Women's Passover blessing at Jerusalem's Western Wall curtailed
First-ever 'women's priestly blessing' conducted under heavy police guard as ultra-Orthodox men harangued them
A bid by a group of Jewish women to challenge tradition at Jerusalem's Western Wall with a blessing usually conducted by men was curtailed Sunday after a decision by Israel's attorney general.
The plan was the latest by the group, Women of the Wall, to push for equal prayer rights at the site, the holiest location where Jews are currently allowed to pray.
Around 50 women gathered on the plaza leading to the wall amid Passover celebrations and held prayers, though without carrying out the full blessing.
They prayed under heavy police guard as a crowd of ultra-Orthodox Jewish men and boys in dark suits looked on and harangued them.
A decision from Attorney General Avichai Mandelblit on Thursday prohibited the first-ever "women's priestly blessing" at the wall because it did not conform to local custom.
The ultra-Orthodox establishment that oversees the Western Wall strongly opposed the bid, viewing it as a desecration under their strict interpretation of Jewish law.
It had been unclear whether the women would defy the attorney general's ruling, but on Sunday they said police asked them to sign a document committing to not conduct the blessing, which they did.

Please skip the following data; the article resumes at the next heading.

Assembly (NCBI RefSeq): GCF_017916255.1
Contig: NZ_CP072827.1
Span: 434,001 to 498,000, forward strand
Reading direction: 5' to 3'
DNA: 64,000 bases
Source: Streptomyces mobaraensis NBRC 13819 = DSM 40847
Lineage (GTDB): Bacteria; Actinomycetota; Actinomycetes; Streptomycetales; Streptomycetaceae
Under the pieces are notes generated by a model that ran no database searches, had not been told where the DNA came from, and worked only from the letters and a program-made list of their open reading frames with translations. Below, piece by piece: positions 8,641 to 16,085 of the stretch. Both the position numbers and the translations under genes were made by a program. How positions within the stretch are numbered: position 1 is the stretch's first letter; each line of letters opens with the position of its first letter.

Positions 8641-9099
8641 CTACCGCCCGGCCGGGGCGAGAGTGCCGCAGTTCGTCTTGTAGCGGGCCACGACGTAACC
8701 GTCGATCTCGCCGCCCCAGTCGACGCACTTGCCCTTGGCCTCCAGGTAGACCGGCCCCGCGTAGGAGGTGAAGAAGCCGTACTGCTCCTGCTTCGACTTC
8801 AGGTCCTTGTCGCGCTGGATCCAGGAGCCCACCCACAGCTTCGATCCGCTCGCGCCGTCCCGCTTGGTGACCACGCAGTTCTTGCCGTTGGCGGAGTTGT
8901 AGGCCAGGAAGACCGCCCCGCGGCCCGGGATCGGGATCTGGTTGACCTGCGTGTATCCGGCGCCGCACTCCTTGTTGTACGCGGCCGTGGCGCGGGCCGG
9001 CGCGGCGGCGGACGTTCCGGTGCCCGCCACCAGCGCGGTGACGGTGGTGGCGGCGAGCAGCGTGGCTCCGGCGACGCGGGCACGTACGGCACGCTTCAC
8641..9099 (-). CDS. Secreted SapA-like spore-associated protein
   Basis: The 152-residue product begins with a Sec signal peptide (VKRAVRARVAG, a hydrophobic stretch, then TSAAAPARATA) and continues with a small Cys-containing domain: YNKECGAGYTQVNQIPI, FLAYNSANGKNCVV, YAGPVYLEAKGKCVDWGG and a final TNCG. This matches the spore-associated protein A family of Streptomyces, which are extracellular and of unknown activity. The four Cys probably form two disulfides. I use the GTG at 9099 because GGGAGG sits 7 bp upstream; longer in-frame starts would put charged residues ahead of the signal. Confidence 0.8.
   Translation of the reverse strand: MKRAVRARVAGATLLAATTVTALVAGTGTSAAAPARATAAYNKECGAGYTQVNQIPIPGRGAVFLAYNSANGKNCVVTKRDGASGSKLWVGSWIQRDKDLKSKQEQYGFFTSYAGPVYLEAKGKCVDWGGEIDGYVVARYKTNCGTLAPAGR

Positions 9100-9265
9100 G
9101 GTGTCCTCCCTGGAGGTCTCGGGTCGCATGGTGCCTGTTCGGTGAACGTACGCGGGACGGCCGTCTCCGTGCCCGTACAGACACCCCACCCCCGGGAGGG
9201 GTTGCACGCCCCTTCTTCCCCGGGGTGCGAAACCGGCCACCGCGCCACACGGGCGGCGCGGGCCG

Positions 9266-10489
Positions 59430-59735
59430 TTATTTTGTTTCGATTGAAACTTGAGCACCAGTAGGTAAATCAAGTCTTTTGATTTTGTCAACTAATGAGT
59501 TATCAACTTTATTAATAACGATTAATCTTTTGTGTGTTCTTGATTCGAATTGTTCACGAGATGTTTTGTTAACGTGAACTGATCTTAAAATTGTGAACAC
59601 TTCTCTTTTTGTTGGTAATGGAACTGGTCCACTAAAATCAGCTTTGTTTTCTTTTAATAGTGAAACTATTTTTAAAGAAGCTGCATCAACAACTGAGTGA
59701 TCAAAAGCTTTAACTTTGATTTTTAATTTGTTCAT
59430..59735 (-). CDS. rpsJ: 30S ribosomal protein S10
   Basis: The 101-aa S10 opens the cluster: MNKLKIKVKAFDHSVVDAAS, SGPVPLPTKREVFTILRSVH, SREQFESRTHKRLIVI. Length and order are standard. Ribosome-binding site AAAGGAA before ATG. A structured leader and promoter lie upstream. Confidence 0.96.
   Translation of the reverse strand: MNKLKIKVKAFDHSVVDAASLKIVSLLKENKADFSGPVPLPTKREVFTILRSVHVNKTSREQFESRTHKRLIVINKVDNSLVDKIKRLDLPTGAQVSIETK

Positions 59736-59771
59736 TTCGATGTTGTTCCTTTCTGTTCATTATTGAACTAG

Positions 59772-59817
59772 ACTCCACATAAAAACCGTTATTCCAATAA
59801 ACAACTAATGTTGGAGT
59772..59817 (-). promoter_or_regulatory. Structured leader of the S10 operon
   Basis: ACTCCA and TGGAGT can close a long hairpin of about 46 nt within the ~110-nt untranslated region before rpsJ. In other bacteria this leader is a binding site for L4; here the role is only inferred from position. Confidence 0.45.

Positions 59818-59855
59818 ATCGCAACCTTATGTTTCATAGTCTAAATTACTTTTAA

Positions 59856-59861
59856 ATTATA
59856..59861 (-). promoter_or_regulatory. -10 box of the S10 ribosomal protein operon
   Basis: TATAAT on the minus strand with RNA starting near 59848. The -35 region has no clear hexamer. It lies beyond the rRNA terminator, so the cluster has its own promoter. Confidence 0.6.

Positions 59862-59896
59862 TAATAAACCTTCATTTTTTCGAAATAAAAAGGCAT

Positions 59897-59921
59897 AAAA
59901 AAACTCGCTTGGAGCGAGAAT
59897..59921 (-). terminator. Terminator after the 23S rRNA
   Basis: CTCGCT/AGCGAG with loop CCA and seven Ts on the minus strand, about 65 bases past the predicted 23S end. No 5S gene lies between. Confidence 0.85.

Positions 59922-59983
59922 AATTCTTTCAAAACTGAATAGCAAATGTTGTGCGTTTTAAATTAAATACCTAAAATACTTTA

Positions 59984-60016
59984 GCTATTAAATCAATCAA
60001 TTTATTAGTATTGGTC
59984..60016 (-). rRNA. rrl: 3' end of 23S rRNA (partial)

They were also kept in a cordoned-off area around 50 meters (yards) from the wall itself, with police telling them it was necessary for their safety.
Previous prayers by Women of the Wall have led to harassment and abuse by ultra-Orthodox worshippers.
"In order to get our buses in, we signed that we will not raise our hands in the air, we will not bless the people of Israel and we will not put our (prayer shawls) over our heads," Anat Hoffman of Women of the Wall told AFP at the site.
"It's pretty demeaning, and it shows I think how grotesque and absurd the system is."
Israeli police did not immediately respond to a request for comment.
The traditional benediction sees men who are descendants of the Cohanim priestly caste gather to bless crowds. It is to be held on Monday at the Western Wall to mark Passover.
It involves the raising of hands in a form similar to the "Vulcan salute" which Leonard Nimoy borrowed from Judaism for his "Star Trek" role as Mr Spock.
Those conducting the blessing also cover their heads with prayer shawls.
Women participating in the prayer on Sunday wore pins in the shape of the hand gesture. At least one woman could be seen making the sign discretely during prayers.
The rabbi who oversees the Western Wall, Shmuel Rabinovitz, called the gathering a "provocation" and argued that the blessing they wanted to carry out had never been done "by any (Jewish) community in the world."
He said their actions "hurt feelings and desecrate."
Women of the Wall has also been pushing for the creation of an egalitarian prayer space at the wall, where men and women are required to pray in separate areas.
An agreement to create such a space was approved by the government in January, but ultra-Orthodox parties have since come out strongly against it and further discussions are being held.
The Western Wall, in Jerusalem's Old City, is believed to be among the last remnants of the second Jewish Temple, destroyed by the Romans in 70 AD.